The dome is composed of 3 basic folding segments: a pentagon (5 triangles), a hexagon (6 triangles) and a “hexagon plus 3” (9 triangles for the base row ). Each segment unfolds and is clipped into a convex shape with binder clips or a clamp made from pvc pipe.
To calculate the dimensions of the 2 triangles (BAA and BCC), use the desertdomes.com dome calculator and enter the dome radius in inches to get get the lengths of the A, B and C triangle sides.
For the radius of 84” (7 feet) we get
A= 29.284” (roughly 29 1/8”)
B= 33.898” (roughly 33 7/8”)
C= 34.642” (roughly 34 5/8”)
I used those numbers to calculate:
Height of BAA = 23.881” (roughly 23 7/8”)
Height of BCC= 30.213” (roughly 30 1/4”)
.5xB = 16.949” (roughly 16 15/16”, for the midpoint of the B edge)
For the 3V, there are 30 “BAA” triangles (to make 6 pentagons) and 75 “BCC” triangles (to make 10 hexagons and 5 semi-hexagons). 1” wide tabs are placed along B edges to connect segments together, and on some of the C and A sections too. The triangles along the base of the dome have 4” tabs with holes for the anchor stakes. Edges that don’t have tabs will have tape hinges that connect to their neighbors. I’ve mapped out where the tabs need to be for every triangle needed in the dome, adding up to 12 different shapes you’ll cut - download the pdf Cutlist for shapes and quantities.
Step 2: Tools and Materials
- metal yardstick or metal straightedge.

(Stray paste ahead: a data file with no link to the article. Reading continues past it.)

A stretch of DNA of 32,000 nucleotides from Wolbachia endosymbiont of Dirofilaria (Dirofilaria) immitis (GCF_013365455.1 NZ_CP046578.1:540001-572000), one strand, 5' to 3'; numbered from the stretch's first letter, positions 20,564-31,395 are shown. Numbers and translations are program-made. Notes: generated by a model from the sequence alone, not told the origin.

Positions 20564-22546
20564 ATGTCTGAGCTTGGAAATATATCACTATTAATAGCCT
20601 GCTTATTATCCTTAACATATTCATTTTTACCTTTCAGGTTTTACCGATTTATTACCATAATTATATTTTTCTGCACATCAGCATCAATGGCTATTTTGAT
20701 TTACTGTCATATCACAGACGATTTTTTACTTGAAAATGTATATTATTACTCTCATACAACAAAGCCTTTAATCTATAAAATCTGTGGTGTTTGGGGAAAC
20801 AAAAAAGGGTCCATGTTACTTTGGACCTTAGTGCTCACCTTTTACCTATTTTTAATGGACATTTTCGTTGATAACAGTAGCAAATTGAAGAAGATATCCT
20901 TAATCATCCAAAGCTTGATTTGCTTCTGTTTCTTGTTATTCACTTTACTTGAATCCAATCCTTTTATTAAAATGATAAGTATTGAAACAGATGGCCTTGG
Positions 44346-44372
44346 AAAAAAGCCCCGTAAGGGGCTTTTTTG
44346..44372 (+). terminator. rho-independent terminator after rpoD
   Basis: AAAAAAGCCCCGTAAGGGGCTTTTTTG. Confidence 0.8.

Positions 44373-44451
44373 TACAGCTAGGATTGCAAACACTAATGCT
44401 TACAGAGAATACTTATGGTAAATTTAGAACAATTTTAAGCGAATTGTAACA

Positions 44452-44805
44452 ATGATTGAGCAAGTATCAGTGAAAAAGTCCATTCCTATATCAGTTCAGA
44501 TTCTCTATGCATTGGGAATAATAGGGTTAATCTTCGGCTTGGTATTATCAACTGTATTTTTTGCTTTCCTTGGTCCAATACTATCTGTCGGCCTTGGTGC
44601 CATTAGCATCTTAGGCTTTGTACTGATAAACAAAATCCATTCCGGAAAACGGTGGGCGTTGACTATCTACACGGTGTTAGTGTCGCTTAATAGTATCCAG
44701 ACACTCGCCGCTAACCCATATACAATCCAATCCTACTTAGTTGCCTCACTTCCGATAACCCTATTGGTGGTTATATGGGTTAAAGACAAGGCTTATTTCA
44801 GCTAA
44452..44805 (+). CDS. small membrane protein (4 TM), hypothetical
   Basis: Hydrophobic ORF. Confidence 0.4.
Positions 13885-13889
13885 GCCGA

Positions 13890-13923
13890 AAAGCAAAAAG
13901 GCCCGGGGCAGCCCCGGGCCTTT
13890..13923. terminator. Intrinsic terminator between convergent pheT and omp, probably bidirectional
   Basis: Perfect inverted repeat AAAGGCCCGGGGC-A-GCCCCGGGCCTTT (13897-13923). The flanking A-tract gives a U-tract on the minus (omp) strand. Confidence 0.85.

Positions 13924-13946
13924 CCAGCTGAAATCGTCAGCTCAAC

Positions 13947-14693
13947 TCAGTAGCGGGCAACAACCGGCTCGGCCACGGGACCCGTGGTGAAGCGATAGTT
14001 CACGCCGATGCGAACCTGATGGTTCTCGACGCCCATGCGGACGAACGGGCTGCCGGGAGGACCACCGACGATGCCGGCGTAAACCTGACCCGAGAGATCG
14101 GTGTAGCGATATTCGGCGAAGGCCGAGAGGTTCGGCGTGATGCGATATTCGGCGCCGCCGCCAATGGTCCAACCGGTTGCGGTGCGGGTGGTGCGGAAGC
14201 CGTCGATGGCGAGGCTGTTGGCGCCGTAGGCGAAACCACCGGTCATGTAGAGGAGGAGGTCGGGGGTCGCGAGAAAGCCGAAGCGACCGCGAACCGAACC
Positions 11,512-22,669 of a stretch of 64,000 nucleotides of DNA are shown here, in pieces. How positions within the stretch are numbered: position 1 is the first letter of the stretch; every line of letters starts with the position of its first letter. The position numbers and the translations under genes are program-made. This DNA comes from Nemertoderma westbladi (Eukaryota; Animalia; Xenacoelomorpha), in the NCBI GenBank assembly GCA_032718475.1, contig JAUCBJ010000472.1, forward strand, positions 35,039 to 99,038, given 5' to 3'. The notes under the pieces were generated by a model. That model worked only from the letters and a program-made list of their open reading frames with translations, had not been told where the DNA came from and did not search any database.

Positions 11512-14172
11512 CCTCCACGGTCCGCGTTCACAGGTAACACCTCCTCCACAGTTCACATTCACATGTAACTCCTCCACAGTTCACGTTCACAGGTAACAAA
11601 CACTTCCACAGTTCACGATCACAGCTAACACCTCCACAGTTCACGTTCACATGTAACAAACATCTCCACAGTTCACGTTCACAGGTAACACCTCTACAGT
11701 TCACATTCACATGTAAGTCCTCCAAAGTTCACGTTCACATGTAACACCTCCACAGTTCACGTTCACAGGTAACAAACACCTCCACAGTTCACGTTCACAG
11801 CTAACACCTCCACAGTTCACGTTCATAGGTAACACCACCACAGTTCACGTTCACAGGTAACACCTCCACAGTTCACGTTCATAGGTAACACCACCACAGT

- carpenters square
- carpet knife and some extra blades
- dextrous gloves with tough palms- coroplast can give a mega-papercut
- ladder or stool for erecting
- hammer for stakes
- spring clamps for easier deployment
- (staple gun for wood slats)
- (saw to cut pvc tubes)
- 15 - 20x coroplast sheets 4x’8’, 4mm (use stiffer panels for stronger structure)
- strong duct tape (use gaffer’s tape for stronger structure)
- 200x 1” binder clips (use 1-foot long x 1.5” pvc pipe tubes with a slit for stronger clamps)
- 20x 1’ long round tent stakes (minus the plastic dealy)
- 20x washers to fit the stakes (bigger the better)
- 5x 6’ long round garden poles
- 5x 8’ long round garden poles
- 10x rubber tips that fit the poles
- bag of thin bamboo “garden” sticks 6’ long for vents
- spray tack adhesive
- (15x 4”x24” thin wood slats for stronger base, hole in center, glue to affix)
- (light schedule 1-1/4” pvc pipe to make tube-style clamps)
Step 3: Templates
You’ll make 2 templates for the two types of triangle, BCC and BAA. Making the template is complicated to describe, so use the pictures for a better understanding. The base dimension (B) is 33 7/8” for both triangles. For BAA, mark points for the base corners of the B edge at 33 7/8” apart, and mark the midpoint of the two. The estimated apex of the triangle is a point 23 7/8” above the midpoint of B. The apex needs to be 29 1/8” from each base corner; and the project needs both edges to be exactly the same length for it to assemble well. You’ll likely have to adjust the estimated apex until you find the sweet spot. Draw your A edges from apex to base corners and cut out your template with a straight edge. Repeat this for the BCC triangle with the appropriate dimensions. Optionally you can include tabs along the template edges as shown.